Portland State University. Department of Geology
Michael L. Cummings
Date of Publication
Master of Science (M.S.) in Geology
Metamorphism (Geology) -- Washington (State) -- Wind River Region, Hydrothermal deposits -- Washington (State) -- Wind River Region, Geochemistry -- Washington (State) -- Wind River Region, Geology -- Washington (State) -- Wind River Region
1 online resource (151 p.)
The Wind River gold prospect is located in TSN, R7E of Skamania County, Washington, and is an epithermal gold-quartz vein system hosted in volcanic rocks of the Ohanapecosh Formation, a late Eocene to middle Oligocene unit of calcalkaline chemical composition. Andesitic pyroclastic rocks of the Ohanapecosh Formation are the host of mineralization in the study area, and form the lowest of several stratigraphic subunits. These pyroclastic rocks are overlain by two sequences of lava flows which cap the ridges and are folded by an anticlinal warp over the length of Paradise Ridge, plunging gently to the southeast. Toward the west, the number of flows decreases and the proportion of intercalated pyroclastic rocks increases. Numerous dikes cut the pyroclastic rocks at the Wind River prospect. Geochemical data show these dikes to have been feeders for the overlying lava flows. Differing degrees of alteration of the dikes relative to the most intensely altered pyroclastic rocks which they cut indicates a complex history of overlapping hydrothermal and volcanic activity at the prospect.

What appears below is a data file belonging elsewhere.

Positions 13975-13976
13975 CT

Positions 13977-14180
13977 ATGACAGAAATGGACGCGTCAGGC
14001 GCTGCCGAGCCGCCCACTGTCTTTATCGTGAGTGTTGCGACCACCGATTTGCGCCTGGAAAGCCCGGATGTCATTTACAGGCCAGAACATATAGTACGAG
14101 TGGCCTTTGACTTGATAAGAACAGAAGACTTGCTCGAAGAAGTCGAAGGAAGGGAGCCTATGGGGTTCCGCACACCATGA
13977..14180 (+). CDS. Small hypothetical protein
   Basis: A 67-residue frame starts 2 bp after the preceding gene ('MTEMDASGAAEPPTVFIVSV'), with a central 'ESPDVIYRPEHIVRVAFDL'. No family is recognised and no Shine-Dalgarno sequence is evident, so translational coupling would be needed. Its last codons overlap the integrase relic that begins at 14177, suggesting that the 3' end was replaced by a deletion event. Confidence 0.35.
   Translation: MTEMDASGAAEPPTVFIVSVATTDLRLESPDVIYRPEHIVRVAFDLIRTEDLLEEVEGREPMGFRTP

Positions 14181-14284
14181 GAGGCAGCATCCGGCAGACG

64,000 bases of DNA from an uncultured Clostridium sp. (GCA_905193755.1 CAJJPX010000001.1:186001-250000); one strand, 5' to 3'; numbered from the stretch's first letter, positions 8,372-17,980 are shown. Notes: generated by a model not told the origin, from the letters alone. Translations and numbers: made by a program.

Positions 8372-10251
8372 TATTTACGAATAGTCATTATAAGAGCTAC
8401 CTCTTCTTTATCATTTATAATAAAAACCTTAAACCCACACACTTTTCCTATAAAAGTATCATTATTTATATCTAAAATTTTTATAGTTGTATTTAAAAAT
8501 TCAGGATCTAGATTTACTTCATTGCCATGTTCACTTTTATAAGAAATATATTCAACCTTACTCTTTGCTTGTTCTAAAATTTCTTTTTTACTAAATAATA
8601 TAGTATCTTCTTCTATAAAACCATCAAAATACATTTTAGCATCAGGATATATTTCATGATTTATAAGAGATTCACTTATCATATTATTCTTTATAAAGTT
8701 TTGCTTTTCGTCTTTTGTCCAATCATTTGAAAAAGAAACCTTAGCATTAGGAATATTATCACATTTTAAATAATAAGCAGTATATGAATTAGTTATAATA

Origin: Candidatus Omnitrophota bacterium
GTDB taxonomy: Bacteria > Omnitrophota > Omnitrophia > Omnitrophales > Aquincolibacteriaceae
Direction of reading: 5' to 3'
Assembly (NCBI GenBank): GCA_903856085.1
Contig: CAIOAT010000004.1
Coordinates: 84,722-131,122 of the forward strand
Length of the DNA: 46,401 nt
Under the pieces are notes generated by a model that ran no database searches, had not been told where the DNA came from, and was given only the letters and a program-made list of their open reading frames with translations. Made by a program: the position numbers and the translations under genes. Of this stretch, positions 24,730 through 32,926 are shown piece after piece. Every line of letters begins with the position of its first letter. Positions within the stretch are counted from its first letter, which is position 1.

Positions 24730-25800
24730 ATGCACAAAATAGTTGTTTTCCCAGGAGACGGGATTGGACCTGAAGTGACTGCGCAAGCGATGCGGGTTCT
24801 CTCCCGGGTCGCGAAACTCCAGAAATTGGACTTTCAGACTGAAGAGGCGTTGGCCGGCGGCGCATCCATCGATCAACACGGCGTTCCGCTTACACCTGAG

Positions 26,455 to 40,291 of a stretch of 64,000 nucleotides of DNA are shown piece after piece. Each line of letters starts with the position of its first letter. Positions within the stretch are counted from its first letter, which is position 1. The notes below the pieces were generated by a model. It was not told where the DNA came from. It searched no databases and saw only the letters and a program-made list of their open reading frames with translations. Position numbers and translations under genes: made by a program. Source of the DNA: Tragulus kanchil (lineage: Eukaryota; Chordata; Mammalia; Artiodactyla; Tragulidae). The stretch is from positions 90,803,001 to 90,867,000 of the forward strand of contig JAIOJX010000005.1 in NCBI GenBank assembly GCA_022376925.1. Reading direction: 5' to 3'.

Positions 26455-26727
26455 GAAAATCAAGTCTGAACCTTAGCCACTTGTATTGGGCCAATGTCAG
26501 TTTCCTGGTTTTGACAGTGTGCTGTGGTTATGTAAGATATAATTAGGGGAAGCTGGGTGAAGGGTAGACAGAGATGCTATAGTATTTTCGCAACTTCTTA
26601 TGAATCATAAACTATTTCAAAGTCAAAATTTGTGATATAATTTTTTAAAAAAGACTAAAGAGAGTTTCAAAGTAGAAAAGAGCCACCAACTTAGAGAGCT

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McGowan, Krista I., "Geochemistry of alteration and mineralization of the Wind River gold prospect, Skamania County, Washington" (1985). Dissertations and Theses. Paper 3586.